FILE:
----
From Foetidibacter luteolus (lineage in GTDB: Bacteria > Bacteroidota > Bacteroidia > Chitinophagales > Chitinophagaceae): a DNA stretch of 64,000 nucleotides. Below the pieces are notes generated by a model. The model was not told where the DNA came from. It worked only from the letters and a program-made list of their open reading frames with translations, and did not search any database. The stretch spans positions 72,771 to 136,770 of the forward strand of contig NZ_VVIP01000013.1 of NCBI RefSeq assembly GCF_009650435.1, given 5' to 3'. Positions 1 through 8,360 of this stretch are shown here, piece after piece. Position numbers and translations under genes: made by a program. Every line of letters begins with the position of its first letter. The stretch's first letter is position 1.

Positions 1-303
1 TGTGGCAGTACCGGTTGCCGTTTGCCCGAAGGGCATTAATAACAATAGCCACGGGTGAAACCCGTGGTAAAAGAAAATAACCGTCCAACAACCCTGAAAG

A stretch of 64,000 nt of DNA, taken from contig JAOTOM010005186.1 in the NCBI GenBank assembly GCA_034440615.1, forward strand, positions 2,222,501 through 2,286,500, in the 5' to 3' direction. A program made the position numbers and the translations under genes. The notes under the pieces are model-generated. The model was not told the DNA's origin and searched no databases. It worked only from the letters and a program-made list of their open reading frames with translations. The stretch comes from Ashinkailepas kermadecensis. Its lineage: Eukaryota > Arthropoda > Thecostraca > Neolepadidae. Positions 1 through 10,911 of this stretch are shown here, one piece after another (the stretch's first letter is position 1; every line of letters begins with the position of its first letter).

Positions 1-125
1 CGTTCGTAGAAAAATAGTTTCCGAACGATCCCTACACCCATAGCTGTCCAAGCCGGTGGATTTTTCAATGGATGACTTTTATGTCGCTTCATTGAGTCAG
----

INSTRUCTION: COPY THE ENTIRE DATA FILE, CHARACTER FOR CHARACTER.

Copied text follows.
From Foetidibacter luteolus (lineage in GTDB: Bacteria > Bacteroidota > Bacteroidia > Chitinophagales > Chitinophagaceae): a DNA stretch of 64,000 nucleotides. Below the pieces are notes generated by a model. The model was not told where the DNA came from. It worked only from the letters and a program-made list of their open reading frames with translations, and did not search any database. The stretch spans positions 72,771 to 136,770 of the forward strand of contig NZ_VVIP01000013.1 of NCBI RefSeq assembly GCF_009650435.1, given 5' to 3'. Positions 1 through 8,360 of this stretch are shown here, piece after piece. Position numbers and translations under genes: made by a program. Every line of letters begins with the position of its first letter. The stretch's first letter is position 1.

Positions 1-303
1 TGTGGCAGTACCGGTTGCCGTTTGCCCGAAGGGCATTAATAACAATAGCCACGGGTGAAACCCGTGGTAAAAGAAAATAACCGTCCAACAACCCTGAAAG

A stretch of 64,000 nt of DNA, taken from contig JAOTOM010005186.1 in the NCBI GenBank assembly GCA_034440615.1, forward strand, positions 2,222,501 through 2,286,500, in the 5' to 3' direction. A program made the position numbers and the translations under genes. The notes under the pieces are model-generated. The model was not told the DNA's origin and searched no databases. It worked only from the letters and a program-made list of their open reading frames with translations. The stretch comes from Ashinkailepas kermadecensis. Its lineage: Eukaryota > Arthropoda > Thecostraca > Neolepadidae. Positions 1 through 10,911 of this stretch are shown here, one piece after another (the stretch's first letter is position 1; every line of letters begins with the position of its first letter).

Positions 1-125
1 CGTTCGTAGAAAAATAGTTTCCGAACGATCCCTACACCCATAGCTGTCCAAGCCGGTGGATTTTTCAATGGATGACTTTTATGTCGCTTCATTGAGTCAG